The truth is, God has not forgotten you.  The same chapter in Isaiah where it says, “Comfort ye, my people,” also says, “But they who wait for the Lord shall renew their strength” (40:31).  There’s a lot about waiting I don’t understand, but one thing is clear.  God uses waiting in our lives.  What God does in us while we wait is as important as what we are waiting for.   We see this over and over in the Bible.  Abraham, Jacob, Joseph, Moses, Joshua, Ruth, David – we could go on and on.  They all have to wait.  And the waiting is for the good.

Here’s a practical question.  How do I know if I’m supposed to wait or if I’m supposed to act?  Obviously, there are times when sitting back and waiting for God to take action is a sign of laziness, not faith.  Sometimes God does want to us to do something.

For example, I’ve been praying and praying for God’s will on the next chapter in my life and I am still waiting for a clear answer.  So what do I do?  Do I wait patiently until the answer comes?  Or do I go ahead and take an advantage of an opportunity that has come up that I think might be what God would want me to do.  But I’m not sure.  There are plenty of moments like that.  The question comes up all the time:  Is this what I want or is this what God wants for me?  Maybe both.

John Ortberg offers this: “Ask yourself, what would a person of good character, deep faith, and great wisdom do? Then take your best shot.”  So in Abraham’s case, a person of good character, deep faith, and great wisdom probably would not sleep with his wife’s personal assistant.

“How long, O Lord?   Will you forget me forever?”  No, God will not forget you.  God has not forgotten you.  God is always there for you.  You read clear to the end of this Psalm and God never answers the “how long?” question.  God does not give an estimated time for when the wait will end.  But you read clear to the end of Psalm 13, and we find all we need to know:

          But I will trust in [God’s] unfailing love, my heart rejoices in [God’s] salvation.  I will sing to the Lord, for he has been good to me (13:5-6).

This is the second of four sermons on waiting.  We’re all waiting for Christmas.  And of course this Christmas, we’re waiting for a few other things as well.  Like the end of the pandemic.  Like when we get to come back to church.  Waiting is hard work, but important work.  God does good things in us while we wait.

Here’s a simple action step I plan to take this Advent and I invite you to join me.  When I’m stopped at a stoplight, instead of getting impatient with how long it’s taking for the light to change, the color red is going to remind me of that verse: “Be still before the Lord and wait patiently for him” (Psalm 37:7).  I will take a deep breath and I will be still.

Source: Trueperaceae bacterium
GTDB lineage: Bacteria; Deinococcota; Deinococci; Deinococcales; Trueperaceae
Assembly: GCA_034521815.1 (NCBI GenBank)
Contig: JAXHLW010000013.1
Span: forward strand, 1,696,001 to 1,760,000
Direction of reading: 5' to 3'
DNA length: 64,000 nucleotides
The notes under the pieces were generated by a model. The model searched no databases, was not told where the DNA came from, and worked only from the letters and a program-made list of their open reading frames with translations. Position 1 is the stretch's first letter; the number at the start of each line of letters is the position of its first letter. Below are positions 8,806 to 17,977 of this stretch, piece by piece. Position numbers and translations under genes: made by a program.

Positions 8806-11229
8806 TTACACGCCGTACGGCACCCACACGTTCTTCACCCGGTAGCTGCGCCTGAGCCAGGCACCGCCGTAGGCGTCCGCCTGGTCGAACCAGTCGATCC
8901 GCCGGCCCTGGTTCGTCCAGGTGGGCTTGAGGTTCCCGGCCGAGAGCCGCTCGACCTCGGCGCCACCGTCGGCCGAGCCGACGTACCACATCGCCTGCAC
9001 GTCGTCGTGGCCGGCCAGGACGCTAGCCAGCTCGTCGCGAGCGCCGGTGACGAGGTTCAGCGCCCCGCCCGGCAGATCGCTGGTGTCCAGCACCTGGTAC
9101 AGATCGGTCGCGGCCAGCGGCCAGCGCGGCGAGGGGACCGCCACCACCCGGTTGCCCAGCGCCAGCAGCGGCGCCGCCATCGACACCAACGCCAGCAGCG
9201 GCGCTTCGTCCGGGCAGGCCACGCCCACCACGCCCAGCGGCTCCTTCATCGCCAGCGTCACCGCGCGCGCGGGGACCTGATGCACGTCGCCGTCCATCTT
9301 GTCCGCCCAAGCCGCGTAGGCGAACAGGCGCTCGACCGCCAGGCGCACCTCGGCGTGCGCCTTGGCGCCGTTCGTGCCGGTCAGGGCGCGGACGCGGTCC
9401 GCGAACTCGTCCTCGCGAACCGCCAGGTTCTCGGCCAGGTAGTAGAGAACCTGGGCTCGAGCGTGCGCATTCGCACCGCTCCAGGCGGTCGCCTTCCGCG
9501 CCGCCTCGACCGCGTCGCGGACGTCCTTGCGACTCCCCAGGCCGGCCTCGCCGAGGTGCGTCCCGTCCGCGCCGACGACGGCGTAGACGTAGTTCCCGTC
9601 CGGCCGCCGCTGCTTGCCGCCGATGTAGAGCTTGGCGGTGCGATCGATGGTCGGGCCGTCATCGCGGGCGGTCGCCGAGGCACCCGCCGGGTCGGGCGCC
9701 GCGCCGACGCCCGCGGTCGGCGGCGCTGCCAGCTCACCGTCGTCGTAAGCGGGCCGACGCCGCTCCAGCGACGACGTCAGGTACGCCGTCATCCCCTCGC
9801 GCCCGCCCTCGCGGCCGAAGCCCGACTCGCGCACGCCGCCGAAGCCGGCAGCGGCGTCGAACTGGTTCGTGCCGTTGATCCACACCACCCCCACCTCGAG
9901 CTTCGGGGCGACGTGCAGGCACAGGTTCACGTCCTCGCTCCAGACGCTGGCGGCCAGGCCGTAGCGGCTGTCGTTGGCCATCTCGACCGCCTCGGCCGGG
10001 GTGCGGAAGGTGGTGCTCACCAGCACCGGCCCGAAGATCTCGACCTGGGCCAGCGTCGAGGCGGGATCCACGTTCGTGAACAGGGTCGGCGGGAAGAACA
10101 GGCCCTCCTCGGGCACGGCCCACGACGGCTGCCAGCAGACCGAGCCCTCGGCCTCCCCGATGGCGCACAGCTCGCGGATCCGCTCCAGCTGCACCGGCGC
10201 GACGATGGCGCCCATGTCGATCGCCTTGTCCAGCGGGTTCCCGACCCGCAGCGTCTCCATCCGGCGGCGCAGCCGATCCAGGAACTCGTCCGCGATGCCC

Until the light turns green.  And when it does, I’m going to go, and I’m to let the color green remind me of another verse.  Jesus said, “Go and do likewise” (Luke 10:37) right after the Parable of the Good Samaritan.  So I will think about how I will go and help someone in need.

And have you noticed that the colors on the stoplights are the colors of Christmas?  What does red mean?  It means stop.  Sometimes we need to stop.  What does green mean?  It means go.  Sometimes we need to go.  What does yellow mean?  No, it doesn’t mean speed up.

This is the season when we wait.  Like Anna and Simeon waited for Jesus.  We wait for Jesus.  We wait for his kingdom to come and his will to be done on earth as in heaven.  It’s a long wait.  It’s a hard wait.  There are red lights and there are green lights as we wait, so waiting does not always mean standing still.  But as we wait, we trust.  We always trust.

          I will trust in God’s unfailing love, my heart will rejoice in God’s salvation, my voice will sing a song of praise to God, for he has been good to me.


God, we are a waiting people.  Some of us think back to times when we waited, and it was a long wait, but you gave us far more and far better than we could ever imagine.  We are so grateful.  Others of us are waiting right now with a pain that feels unbearable.  God, we invite you into our waiting.  We give you all our tears and sadness, we give you all the hurt and need of a broken world, and we wait.  With you.  Trusting you.  We wait for Jesus.  In his name,  Amen.